The Ocean Shores community has lost a Land and Environment Court challenge to prevent Byron Shire Council selling the 11 blocks of at the old Roundhouse site.
On Friday, October 30, Justice Pain dismissed the case presented by the Ocean Shores Community Association (OSCA) and found in favour of Byron Council with costs to be determined.
The settlement of the sales of the 11 lots have been finalised.
The OSCA committee, Toni Spruce, Jan Mangleson, and John Youdan this morning released a statement on the sale of the land.
‘In the messages that are coming through about this loss, it was recognised that Ocean Shores had fought for many years to keep this land, and there was no option but to try to keep the land as community, even if it meant going to court against the council,’ the statement reads.
‘The council went down the NSW Government gateway determination process to change the classification of the land so that it could be sold. This included compulsory public consultation. There were hopes that the council would listen to the overwhelming voice of the people who wanted the land for the community, with more than 200 submissions against Gateway and only six in favour.
‘The councillors who made their pre-election promises to keep the Roundhouse for the community voted unanimously to go ahead with the sales because the shire would be in “dire circumstances” if they didn’t get the Roundhouse money. They did not campaign strongly to sell other properties owned by the council.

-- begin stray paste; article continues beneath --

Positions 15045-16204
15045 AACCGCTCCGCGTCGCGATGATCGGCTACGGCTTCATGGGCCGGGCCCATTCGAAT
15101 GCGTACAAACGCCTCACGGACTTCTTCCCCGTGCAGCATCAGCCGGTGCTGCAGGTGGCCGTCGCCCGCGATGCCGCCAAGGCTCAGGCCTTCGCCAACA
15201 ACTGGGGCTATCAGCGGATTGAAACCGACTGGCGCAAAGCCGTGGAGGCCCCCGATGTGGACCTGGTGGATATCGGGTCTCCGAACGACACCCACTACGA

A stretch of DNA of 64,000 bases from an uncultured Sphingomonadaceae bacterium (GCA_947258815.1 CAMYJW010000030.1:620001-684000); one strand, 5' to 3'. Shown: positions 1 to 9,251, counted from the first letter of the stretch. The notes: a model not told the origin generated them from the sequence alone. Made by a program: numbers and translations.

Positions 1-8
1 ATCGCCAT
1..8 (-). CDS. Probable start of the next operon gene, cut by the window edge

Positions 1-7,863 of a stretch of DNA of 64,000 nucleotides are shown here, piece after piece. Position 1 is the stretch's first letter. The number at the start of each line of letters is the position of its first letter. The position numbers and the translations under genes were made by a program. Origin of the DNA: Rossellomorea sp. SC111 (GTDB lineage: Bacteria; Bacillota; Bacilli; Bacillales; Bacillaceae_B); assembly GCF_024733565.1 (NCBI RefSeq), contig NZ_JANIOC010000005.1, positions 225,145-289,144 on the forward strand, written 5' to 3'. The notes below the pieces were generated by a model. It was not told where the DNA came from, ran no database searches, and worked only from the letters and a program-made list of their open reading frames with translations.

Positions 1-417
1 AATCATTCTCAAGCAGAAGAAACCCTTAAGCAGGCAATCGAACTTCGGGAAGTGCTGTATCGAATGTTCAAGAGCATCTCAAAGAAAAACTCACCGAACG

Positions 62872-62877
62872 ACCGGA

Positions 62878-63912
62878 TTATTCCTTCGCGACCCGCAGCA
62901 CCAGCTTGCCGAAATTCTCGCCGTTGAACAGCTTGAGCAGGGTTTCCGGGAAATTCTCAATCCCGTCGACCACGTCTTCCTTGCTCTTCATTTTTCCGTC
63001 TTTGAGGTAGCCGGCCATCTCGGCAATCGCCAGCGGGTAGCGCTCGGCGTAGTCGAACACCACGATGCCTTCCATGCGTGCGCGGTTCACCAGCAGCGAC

‘As well they allowed a sales process where a highest “market price” valuation was determined for each block, and prospective buyers could not make higher offers and compete on an open market. The council could have earned twice as much on its Roundhouse sales.
‘One buyer who made a higher offer on a block received a legal letter saying they were “disqualified” from buying because no higher offers were allowed. From the 17 or so signed contracts for sale, eleven lucky buyers were chosen in secret by someone in council. There are many questions to be asked here.
‘This matter has united the people of our community and perhaps this is the greatest benefit of the years of struggle. In a town that is not yet fifty years old there are many things still to be achieved,’ the OSCA statement said.